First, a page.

This year we had all the features that make this day such a success: the fresh juice from the apple press, many, many different varieties to sample, a crammed tasting table, a cookery demonstration, a children's craft area and a bustling cafe selling tea and apple cake.
So this is an opportunity to thank everyone who contributed.
Thanks to the Urban Harvest, our partners in this event for their stalwart work at the apple press, (i.e. Phil and Mike) and to Hornsey Vale Community Centre for co-hosting the event (special mention to Lynne and Ursula from the committee for helping out in the cafe).
Thanks to George for providing the fabulous apples (and for letting us take some home with us), and of course for sourcing the most beautiful apple tree, which I'm hoping will be part of a community garden. Thanks to Anna Konarska for organising the children's area and for superb multitasking. Thanks to Sarah Moore for showing us how to produce a delicious dish from quince, a fruit that can be seen as the poor cousin of the apple but shouldn't be.
Thanks to all the bakers and preservists who turned up with tempting home-made produce and who sold it! (Special mention to Dick for bringing his battery of artesan jams and chutneys.) Thanks to Church Farm for providing us with bottled apple juice from their rural care project. Thanks to Pamela and Chris for meeting and greeting and doing a very good job of monitoring attendance. (We had just short of 300 people.)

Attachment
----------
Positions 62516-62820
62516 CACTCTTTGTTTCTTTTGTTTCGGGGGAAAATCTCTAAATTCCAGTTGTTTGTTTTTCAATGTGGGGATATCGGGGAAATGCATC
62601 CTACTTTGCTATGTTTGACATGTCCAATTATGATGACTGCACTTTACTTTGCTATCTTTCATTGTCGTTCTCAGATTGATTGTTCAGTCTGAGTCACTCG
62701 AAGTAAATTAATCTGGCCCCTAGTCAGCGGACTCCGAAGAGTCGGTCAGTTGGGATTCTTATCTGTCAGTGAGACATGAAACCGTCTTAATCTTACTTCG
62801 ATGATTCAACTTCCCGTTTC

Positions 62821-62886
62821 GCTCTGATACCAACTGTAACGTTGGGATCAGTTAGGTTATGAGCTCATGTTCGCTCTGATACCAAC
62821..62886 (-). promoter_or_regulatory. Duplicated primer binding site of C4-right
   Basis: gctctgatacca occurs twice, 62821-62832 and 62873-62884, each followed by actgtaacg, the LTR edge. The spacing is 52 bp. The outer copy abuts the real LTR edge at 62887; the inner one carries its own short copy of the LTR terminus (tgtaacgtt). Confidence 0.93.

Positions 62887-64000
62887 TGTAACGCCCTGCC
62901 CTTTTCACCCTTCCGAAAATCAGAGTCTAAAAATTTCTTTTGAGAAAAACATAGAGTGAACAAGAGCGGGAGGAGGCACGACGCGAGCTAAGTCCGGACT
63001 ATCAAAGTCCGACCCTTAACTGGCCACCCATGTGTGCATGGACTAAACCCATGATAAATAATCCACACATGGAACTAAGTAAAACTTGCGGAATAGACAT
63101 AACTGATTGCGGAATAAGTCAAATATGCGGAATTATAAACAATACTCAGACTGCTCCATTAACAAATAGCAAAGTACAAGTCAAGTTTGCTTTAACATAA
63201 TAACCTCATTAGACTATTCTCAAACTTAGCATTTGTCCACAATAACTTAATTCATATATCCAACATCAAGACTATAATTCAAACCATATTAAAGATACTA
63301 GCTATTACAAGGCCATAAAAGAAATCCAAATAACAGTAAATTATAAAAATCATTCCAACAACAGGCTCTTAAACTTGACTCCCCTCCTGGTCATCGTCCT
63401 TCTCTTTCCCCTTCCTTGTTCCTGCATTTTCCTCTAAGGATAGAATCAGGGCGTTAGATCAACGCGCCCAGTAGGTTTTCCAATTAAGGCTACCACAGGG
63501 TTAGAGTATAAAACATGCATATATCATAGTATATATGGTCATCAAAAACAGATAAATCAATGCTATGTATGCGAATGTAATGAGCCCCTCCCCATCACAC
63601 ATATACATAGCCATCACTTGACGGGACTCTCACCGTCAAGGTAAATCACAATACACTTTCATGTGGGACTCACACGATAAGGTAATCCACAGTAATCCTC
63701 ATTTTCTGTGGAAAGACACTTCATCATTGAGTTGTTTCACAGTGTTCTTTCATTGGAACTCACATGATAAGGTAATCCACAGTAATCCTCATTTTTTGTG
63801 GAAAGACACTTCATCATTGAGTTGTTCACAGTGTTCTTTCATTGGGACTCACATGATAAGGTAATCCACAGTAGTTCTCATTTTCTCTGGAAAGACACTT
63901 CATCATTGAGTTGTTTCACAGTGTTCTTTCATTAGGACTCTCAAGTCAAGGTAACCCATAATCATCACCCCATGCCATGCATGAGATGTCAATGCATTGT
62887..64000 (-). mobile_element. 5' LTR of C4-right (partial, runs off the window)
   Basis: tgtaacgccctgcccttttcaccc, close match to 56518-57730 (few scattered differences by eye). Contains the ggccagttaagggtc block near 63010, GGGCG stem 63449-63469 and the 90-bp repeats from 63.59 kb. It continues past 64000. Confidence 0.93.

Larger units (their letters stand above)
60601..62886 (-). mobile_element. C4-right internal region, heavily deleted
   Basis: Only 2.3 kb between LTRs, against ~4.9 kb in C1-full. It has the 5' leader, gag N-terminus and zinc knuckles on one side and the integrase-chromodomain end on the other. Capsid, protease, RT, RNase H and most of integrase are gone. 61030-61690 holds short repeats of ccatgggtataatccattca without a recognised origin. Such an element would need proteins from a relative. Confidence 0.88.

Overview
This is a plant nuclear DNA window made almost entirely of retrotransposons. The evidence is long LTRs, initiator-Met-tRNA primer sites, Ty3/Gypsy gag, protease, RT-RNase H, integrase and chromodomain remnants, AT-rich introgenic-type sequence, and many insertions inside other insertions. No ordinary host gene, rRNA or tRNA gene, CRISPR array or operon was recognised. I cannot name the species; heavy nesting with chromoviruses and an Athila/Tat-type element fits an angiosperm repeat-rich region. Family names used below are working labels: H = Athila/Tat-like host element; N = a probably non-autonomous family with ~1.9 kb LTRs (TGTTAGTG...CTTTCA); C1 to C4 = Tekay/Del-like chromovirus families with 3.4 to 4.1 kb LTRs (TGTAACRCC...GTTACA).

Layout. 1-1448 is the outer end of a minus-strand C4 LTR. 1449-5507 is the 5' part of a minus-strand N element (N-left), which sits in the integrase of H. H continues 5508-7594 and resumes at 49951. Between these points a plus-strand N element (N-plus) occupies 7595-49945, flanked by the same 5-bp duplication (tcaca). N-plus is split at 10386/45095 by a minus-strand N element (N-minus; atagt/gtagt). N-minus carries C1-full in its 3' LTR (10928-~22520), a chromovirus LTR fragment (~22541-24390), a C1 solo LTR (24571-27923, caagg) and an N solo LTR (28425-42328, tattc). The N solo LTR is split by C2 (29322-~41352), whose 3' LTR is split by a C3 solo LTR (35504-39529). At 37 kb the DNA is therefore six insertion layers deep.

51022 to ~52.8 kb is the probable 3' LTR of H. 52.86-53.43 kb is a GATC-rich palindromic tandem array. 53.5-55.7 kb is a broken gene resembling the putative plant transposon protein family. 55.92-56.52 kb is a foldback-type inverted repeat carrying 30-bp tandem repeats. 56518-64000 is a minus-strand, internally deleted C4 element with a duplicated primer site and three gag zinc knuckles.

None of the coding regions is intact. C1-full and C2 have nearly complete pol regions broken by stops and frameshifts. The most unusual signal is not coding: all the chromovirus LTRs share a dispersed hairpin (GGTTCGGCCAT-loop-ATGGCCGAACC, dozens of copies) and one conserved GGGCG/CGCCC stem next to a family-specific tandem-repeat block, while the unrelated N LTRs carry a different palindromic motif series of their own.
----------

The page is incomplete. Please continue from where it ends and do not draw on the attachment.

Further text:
And thanks to everyone else who helped with putting up posters, and telling people, and on the day chopping, washing and clearing up. And to North London Lets, Tree Trust for Haringey and Transition Finsbury Park for providing information about their projects.
Every Apple Day has the same ingredients and yet each year is just that little bit different. A year ago we decided to concentrate on apple produce and activities, rather than the juicing, because we thought all the apples would have run out by the end of September. How wrong we were.... Instead Apple Day was a celebration of abundance and human ingenuity in not letting good food go to waste.
People were encouraged to bring their own apples; many did and they were received enthusiastically. We had about eight boxes left over and at least half of those were juiced at the Launch of the Stationers Park Playground the next day.
At the same time, many people left with homemade produce and hopefully ideas for making their own. Is this idea of artesan goods and sharing skills something we could develop next year? Could this be the first tentative step towards creating a community market?
See, planning for next year already!
|Apples from Weston Park Primary School|